“The Photographer of Mauthausen” (“El fotógrafo de Mauthausen“) is an elegantly solemn 2018 Spanish biographical film that should be seen by every student of history and photography. Currently, the film is streaming on Netflix, but has nudity (male), violence and troubling issues of race, ethnicity and medical ethics as it recounts the story of Francisco Boix.
Boix was born in Barcelona, but as a Spanish Republican, he was living in exile in France (after a civil war). The movie tells us that many ended up in refugee camps, people without a country–neither French nor Spanish. Francisco Franco established a dictatorship in Spain from 1936 to 1975 (when Franco died).
From the beginning, we see a group of men and boys trudging through the foggy gloom and entering Mauthausen where, we’re told, everything is meant to impress. The structure of crisp blocks of stone–like a modern castle with a beautiful black stone bird of war perched above the main gate, houses prisoners who are first separated from their luggage, shaved of their hair and then divided into groups–one that dies and another that is expected to only live a few weeks longer. They are first overseen by their own, kapos, or prisoners who are given some crude instrument to beat their fellows. Our narrator, Boix (Mario Casas), sees them as murderers and rapists who are spoiled by the SS guards. In truth, the SS chose from criminals elements as their enforcers. In Mauthausen there are “35” ways of dying and we’ll see some of them as well as the ways, including the “Stairs of Death” and the gassing vans. The SS targeted the political activists and others seen as helping the resistance in what would be called the “night and fog” directive from Hitler (“Nacht und Nebel) who would disappear.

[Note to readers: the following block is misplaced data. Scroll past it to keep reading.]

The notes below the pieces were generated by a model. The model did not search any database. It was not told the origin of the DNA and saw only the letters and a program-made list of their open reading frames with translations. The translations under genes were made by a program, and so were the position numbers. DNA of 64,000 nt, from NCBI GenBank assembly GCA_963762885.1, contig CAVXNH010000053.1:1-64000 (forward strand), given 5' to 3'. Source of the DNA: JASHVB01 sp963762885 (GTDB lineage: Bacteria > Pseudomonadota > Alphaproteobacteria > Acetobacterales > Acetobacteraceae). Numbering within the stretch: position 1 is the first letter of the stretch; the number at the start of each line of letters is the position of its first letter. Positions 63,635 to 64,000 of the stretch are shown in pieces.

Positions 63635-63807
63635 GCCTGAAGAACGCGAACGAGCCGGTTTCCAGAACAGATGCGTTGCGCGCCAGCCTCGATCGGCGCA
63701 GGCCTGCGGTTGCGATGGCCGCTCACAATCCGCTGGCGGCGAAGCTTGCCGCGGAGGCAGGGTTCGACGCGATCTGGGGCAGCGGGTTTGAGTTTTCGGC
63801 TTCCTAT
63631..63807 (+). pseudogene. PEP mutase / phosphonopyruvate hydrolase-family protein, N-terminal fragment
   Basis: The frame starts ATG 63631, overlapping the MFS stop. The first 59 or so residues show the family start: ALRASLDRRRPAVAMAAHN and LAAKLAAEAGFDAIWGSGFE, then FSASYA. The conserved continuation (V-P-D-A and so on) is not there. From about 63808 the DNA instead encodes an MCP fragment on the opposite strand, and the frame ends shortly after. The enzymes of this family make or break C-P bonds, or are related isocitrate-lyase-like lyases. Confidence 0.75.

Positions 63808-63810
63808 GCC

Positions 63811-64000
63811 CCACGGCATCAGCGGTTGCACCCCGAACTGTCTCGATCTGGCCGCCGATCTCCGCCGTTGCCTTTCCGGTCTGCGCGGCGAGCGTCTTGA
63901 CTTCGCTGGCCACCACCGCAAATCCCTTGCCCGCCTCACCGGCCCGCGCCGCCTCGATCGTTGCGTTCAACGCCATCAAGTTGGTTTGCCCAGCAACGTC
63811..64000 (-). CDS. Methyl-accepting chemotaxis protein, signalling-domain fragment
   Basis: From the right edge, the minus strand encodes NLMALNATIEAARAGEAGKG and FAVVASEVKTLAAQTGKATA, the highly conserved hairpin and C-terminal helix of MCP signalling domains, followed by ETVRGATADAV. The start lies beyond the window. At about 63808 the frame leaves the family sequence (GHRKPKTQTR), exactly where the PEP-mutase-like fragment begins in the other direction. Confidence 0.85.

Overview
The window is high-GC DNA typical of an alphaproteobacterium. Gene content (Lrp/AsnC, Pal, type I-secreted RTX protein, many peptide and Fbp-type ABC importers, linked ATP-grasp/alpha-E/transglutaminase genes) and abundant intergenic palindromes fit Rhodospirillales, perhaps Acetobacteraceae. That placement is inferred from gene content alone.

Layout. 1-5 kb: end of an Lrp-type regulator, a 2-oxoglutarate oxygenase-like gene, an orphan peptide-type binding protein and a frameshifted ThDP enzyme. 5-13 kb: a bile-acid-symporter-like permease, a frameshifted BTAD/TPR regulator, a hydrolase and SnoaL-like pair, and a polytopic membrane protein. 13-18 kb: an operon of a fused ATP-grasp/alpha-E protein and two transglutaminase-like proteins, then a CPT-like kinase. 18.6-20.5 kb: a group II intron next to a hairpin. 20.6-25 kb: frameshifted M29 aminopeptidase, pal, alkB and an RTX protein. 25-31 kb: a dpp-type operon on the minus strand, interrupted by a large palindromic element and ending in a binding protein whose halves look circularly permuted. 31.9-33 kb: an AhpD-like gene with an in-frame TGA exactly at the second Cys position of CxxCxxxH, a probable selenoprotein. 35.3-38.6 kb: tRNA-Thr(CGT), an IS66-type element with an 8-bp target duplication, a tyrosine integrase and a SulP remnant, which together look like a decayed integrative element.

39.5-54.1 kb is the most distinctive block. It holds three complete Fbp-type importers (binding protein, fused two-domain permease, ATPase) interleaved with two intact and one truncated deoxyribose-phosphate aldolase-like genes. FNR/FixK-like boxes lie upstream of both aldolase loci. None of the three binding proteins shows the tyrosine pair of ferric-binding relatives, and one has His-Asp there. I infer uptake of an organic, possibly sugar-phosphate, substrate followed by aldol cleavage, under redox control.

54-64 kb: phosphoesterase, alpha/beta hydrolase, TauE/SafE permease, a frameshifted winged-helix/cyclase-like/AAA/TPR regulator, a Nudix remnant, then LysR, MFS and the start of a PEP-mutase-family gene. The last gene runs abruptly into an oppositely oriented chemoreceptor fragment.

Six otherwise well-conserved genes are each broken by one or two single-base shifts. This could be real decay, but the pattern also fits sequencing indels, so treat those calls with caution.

The Mauthausen-Gusen concentration camp complex was on a hill above the town of Mauthausen and consisted of a Mauthausen main camp and three Gusen concentration camps. Although it was one of the first massive camps, Mauthausen was one of the last camps liberated and now serves as a museum. The camp commandant, Franz Zierels (Stefan Weinert), 39, would die in Gusen which had by then been converted into a hospital.
Although this film is in color, the hues are predominately drab greens and grey. When bright colors are introduced in a cabaret act or a party, there result is jolting. And yet there is more because death is everywhere, inescapable and witnessed by citizens who are too afraid to do anything. Boix becomes determined to preserve records of the camps. Having been a photographer, he finds work in Mauthausen as part of the SS Photographic Service, recording the inmates, developing the film and printing photos taken by the SS and he begins to secretly stow away the negatives.
The movie follows Boix until just after the liberation o Mauthausen and shows a photo of the real Box at the International Military Tribunal Nuremberg Trials (20 November 1945 to 1 October 1946), when Boix would bring 20,000 negatives and testify against the war criminals.
Boix would only live a few more years, working as a reporter in Paris from 1945 to 1951 when he died of kidney failure at age 30. I hadn’t known of the Spanish imprisoned by the Nazis nor how instrumental one had been in the testimony against the Nazis. At the Gaudí Awards in 2019, the film was nominated for Best Actor, Best Supporting Actor, Best Original Score and Best Visual Effects, and won for Best Makeup and Hairstyles, Best Costume Design, Best Art Direction and Best Production Manager.
This is a sensitive mournful movie with a carefully controlled revelation of brutality; the movie reminds us of the how easily humanity is lost and how heroes can be made in different ways.